Sri Lankan President Gotabaya Rajapaksa formally resigned on July 15, 2022, having previously fled the country amid widespread protests in the South Asian nation.
The man who replaced him, Prime Minister and now interim President Ranil Wickremesinghe, is also facing calls to leave amid political and economic turmoil.
Although the drama escalated over a few days – during which both the presidential palace and the prime minister’s residence were occupied by protesters – the crisis was years in the making, argues Neil Devota, professor of politics and international affairs at Wake Forest University. .
The Conversation US asked Devotta, who grew up in Sri Lanka and specializes in South Asian politics, to explain what led to the crisis and where the nation of 22 million goes from here.
Can you talk us through the latest developments?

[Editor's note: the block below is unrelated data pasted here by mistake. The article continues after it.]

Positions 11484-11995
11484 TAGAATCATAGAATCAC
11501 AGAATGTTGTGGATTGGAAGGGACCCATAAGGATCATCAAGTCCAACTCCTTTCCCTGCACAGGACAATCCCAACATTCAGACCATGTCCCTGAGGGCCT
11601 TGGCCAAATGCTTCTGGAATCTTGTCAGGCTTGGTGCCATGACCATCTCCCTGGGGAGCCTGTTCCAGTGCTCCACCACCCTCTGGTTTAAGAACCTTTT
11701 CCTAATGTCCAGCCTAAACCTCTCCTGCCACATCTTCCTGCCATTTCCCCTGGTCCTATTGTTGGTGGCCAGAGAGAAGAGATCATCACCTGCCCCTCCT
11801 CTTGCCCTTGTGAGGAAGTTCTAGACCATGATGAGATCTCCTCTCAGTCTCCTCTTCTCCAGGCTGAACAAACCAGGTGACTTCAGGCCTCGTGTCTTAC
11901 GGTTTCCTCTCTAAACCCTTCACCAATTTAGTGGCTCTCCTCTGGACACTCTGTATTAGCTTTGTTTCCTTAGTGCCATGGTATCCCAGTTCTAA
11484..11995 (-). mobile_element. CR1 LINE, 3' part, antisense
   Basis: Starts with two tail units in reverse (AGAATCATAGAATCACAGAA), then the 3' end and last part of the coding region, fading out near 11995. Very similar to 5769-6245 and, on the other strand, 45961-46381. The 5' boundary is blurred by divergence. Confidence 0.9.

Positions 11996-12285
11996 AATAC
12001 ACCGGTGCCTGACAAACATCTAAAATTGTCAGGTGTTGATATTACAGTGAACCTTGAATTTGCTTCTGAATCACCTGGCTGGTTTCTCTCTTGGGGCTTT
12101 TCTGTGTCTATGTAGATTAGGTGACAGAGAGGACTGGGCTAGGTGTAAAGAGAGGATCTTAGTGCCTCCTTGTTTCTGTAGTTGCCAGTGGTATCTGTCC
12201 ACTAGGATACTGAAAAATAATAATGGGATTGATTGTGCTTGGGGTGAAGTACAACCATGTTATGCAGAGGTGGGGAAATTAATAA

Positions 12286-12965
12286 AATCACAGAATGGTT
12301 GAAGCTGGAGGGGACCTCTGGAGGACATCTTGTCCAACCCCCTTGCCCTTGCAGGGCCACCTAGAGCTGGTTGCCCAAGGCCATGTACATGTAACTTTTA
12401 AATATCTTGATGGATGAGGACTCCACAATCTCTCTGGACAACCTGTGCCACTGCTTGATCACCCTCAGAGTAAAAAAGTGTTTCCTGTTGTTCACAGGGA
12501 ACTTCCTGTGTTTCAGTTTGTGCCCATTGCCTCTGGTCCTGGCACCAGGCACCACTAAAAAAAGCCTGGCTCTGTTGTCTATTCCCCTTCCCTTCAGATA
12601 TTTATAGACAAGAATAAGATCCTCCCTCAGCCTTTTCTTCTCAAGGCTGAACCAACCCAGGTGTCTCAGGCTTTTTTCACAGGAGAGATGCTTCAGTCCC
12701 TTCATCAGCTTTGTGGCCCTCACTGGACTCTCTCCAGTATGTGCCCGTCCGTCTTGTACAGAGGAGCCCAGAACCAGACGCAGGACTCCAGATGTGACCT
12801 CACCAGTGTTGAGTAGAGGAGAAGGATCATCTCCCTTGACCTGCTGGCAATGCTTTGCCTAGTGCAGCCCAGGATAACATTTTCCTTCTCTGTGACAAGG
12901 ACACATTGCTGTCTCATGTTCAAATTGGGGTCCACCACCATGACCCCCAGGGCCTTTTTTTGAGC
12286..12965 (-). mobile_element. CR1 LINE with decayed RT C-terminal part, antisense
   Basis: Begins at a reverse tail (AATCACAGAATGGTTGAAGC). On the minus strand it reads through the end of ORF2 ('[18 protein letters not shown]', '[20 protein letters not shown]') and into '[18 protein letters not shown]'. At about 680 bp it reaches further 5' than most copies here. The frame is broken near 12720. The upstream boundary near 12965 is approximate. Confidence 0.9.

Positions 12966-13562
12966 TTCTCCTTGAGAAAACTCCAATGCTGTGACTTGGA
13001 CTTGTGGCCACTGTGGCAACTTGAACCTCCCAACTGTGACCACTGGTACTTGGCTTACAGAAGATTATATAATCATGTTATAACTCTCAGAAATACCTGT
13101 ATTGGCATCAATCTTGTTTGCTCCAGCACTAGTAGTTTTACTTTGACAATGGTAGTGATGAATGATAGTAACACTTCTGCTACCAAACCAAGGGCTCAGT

What happened in Sri Lanka was actually quite revolutionary. For the first time in the country’s history, you resigned from the president – and in the most humiliating way.
Gotabaya Rajapaksa had previously announced his intention to step down, but did not do so immediately, as he would lose his presidential immunity from prosecution once he did. Instead he fled the country, first to the Maldives and then to Singapore. Some claim he is now looking to move to Saudi Arabia – all ironic given that Dubai, Maldives and Saudi Arabia are Muslim states, and during his tenure in power the Islamophobia on Rajapaksa has been encouraged to tighten his lock on power. was accused of doing. ,
The catalyst behind all this was a protest movement. Protesters have since left the official residences of the president and prime minister, but the protest movement has only partially succeeded. They wanted Rajapaksa and his brothers to leave. But many also wanted to remove Prime Minister Wickremesinghe.